In a retrospective analysis of a complete geographic series of cervical carcinomas treated by Wertheim-Meigs radical surgery, a number of important prognostic factors were evaluated and long-term survival data are presented. In all, 367 women with FIGO stage I-II tumors were included.
The main histopathologic types were squamous cell carcinoma in 84% and adenocarcinoma in 12%. The mean age of the patients was 42.5 (range 19-68) years. In 125 women (34%), adjuvant radiotherapy was administered pre- or postoperatively. The median period of follow-up was 12 (range 2-27) years.
In 88% of the specimens surgery (93% in stage I and 66% in stage II) was classified as radical with regard to the excision margins. This was an important and highly significant prognostic factor. If the margins were wide and free of tumor, the 10-year survival rate was 93%, but if margins
were infiltrated by the tumor, the survival rate was 14%. Pelvic lymph node involvement was recorded in 52 cases (14%). The frequency of lymph node spread was associated with tumor stage (IA O%, IB 14%, IIA 32%). The probability of survival of the complete series was 93% at 5 years and 84%
at 10 years. In cases of lymph node involvement, the 10-year survival rate was 57%. The preoperative tumor stage had a highly significant influence on long-term tumor-specific survival. Tumor grade was also a significant prognostic factor, but not the histologic type (squamous, adenosquamous,
or adenocarcinoma). Age and parity were also insignificant prognostic factors. The tumor recurred in 59 cases (16%). The mean time to relapse was 28 months. The 10-year survival was 29% for this group of patients. Peroperative complications were recorded in 50 patients (14%). Excessive bleeding
(11%) and urinary tract injuries (3%) were most frequent. Postoperatively, 101 patients (28%) had some kind of complication associated with the surgical procedure. Surgical complications were more frequent among women over 50 years of age. Bladder dysfunction (11%) and obstruction of the ureter
(8%) were recorded most frequently. In 19 cases (5.2%), urinary tract or intestinal fistulas were diagnosed during the period of follow-up. With increasing experience of the surgeons and fewer stage II tumors, the frequency of fistulas associated with the surgical procedure decreased to 2.4%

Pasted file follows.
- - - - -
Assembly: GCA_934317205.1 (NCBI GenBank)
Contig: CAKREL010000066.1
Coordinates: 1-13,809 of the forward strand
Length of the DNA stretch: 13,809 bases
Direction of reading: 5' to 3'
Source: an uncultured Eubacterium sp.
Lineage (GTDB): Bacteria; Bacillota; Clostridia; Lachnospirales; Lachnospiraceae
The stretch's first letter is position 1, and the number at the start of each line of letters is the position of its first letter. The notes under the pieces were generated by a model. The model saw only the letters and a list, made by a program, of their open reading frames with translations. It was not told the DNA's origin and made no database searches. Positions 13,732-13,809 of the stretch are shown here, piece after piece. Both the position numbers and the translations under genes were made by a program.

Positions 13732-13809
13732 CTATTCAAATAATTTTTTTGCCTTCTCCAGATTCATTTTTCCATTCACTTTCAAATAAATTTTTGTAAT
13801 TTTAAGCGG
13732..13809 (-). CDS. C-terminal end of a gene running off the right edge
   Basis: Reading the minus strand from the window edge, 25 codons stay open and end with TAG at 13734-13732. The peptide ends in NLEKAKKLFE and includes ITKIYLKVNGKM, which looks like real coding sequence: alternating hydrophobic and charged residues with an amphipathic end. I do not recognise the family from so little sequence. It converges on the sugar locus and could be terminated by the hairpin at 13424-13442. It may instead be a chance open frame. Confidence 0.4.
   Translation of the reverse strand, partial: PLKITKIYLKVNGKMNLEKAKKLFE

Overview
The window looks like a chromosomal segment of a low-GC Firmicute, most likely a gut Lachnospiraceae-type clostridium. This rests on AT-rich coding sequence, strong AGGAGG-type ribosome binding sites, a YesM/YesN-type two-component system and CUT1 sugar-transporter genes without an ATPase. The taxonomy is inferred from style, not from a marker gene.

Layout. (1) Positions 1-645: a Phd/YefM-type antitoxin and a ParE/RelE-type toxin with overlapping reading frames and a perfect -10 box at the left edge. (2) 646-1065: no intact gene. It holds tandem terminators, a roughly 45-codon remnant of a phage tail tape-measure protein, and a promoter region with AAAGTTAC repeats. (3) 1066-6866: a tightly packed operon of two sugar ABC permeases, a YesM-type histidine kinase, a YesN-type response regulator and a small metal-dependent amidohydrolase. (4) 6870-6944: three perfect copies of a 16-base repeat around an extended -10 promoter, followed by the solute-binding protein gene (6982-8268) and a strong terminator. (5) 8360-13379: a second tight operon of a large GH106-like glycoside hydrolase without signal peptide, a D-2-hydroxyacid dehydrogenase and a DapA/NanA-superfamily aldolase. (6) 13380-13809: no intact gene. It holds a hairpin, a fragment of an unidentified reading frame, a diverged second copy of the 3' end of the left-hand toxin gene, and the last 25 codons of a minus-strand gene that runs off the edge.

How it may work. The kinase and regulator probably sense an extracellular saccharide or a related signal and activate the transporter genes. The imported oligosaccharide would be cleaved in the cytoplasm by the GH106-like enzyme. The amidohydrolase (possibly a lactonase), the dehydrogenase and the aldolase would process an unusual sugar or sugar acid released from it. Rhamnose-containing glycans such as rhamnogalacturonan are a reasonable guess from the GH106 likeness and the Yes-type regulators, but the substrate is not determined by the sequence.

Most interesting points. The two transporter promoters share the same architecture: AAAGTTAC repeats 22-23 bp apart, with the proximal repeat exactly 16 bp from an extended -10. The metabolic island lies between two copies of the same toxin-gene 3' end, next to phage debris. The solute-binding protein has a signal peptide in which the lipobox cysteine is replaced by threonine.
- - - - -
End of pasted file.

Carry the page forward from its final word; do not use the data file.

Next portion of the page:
during the latter part (1975-90) of the period. Adjunctive postoperative radiotherapy increased the risk of late complications. In 8 cases (6.4%), serious complications associated with the combination of surgery and radiotherapy were reported.
No Reference information available - sign in for access.
No Citation information available - sign in for access.
No Supplementary Data.
No Article Media
Document Type: Research Article
OREBRO MED CTR HOSP,DEPT OBSTET & GYNECOL,S-70185 OREBRO,SWEDEN. CENT HOSP KARLSTAD,DEPT OBSTET & GYNECOL,S-65185 KARLSTAD,SWEDEN. UNIV UPPSALA HOSP,DEPT OBSTET & GYNECOL,S-75185 UPPSALA,SWEDEN.
April 1, 1995
More about this publication?
The International Journal of Oncology provides an international forum for the publication of the latest, cutting-edge research in the broad area of oncology and cancer treatment. The journal accepts original high quality works and reviews on all aspects of oncology research including carcinogenesis, metastasis, epidemiology, chemotherapy and viral oncology. Through fair and efficient peer review, the journal is dedicated to publishing top tier research in the field, offering authors rapid publication as well as high standards of copy-editing and production. The International Journal of Oncology is published on a monthly basis in both print and early online.
- Editorial Board
- Information for Authors
- Submit a Paper
- Subscribe to this Title
- Information for Advertisers
- Terms & Conditions
- Ingenta Connect is not responsible for the content or availability of external websites